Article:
WA Health spokesman Dr. Michael Lindsay said that the department has seized over 16,000 illegal nicotine vapes in over three years, and the 2019 National Drug Strategy Household Survey showed a 23% increase in vapers.
Similarly, Vicky Sheppeard, from New South Wales’ public health unit at South Eastern Sydney Local Health District, said that spot checks are being conducted, prompted by a rise in vaping among high school students. “We are speaking with principals who are very aware and concerned that there are growing numbers of young people vaping.”
“Unfortunately we understand that, while the use does increase with age, it is not limited to the younger students, and we have had reports of children in primary school vaping,” added Sheppeard.
Infact NSW Education Minister Sarah Mitchell has recently announced a range of actions to tackle the problem in schools. “It’s a concern. I mean, clearly we are seeing more vaping among young people; e-cigarettes in schools are a growing concern,” she said. “Schools are smoke-free environments and tobacco products, including e-cigarettes and vapes, are prohibited on school grounds.”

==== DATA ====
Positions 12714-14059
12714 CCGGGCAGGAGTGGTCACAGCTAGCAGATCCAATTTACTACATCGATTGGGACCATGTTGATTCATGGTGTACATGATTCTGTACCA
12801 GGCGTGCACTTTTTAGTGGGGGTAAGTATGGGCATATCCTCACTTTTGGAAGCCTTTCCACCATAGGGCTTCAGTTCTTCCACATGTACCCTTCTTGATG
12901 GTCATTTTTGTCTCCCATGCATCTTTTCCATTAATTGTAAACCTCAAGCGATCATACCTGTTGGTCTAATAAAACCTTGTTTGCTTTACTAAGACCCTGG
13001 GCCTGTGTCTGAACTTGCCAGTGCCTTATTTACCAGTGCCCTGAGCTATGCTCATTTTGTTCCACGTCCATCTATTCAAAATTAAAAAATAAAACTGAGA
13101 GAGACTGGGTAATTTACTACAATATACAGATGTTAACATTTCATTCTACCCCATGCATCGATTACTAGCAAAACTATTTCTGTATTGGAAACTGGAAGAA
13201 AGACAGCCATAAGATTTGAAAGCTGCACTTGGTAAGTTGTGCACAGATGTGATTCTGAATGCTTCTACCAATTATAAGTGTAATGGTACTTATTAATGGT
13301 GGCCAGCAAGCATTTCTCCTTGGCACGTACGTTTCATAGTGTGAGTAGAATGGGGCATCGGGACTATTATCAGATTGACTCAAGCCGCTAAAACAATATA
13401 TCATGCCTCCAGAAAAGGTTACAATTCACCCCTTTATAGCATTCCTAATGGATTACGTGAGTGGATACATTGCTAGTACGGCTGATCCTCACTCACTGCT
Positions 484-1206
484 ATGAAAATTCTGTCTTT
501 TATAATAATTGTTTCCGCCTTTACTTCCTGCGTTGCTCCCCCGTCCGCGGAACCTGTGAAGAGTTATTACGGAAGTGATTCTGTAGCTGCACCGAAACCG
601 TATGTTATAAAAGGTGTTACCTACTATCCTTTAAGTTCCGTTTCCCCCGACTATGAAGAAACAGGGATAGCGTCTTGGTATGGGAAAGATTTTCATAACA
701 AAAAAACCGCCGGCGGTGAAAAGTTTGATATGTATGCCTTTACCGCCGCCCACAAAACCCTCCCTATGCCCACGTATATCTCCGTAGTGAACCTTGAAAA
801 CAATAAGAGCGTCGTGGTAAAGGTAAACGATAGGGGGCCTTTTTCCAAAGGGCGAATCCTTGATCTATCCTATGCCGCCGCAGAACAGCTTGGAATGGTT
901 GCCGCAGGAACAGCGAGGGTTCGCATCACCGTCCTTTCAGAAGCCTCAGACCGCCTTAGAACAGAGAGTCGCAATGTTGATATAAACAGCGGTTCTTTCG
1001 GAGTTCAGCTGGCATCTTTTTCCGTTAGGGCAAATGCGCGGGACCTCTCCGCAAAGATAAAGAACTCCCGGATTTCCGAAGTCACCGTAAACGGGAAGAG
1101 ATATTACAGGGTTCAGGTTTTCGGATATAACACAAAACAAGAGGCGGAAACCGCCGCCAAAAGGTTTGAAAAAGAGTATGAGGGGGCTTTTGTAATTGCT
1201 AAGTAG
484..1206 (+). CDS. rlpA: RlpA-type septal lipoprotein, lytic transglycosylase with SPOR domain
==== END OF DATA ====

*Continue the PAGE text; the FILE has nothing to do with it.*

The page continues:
Are Australia’s vape laws effective?
Meanwhile, Dr. Alex Wodak from the Australian Tobacco Harm Reduction Association, said that current vape regulations are not relative to risk. “We know that the overwhelming majority of people who vape in Australia are current smokers, or even more so, former smokers, and they’re doing it to reduce the harm from smoking.”
“Vaping is regulated much more tightly, much more restricted than cigarettes, and if we were going to do anything, we should be restricting cigarettes much more than we’re restricting vaping.”
Read Further: ABC News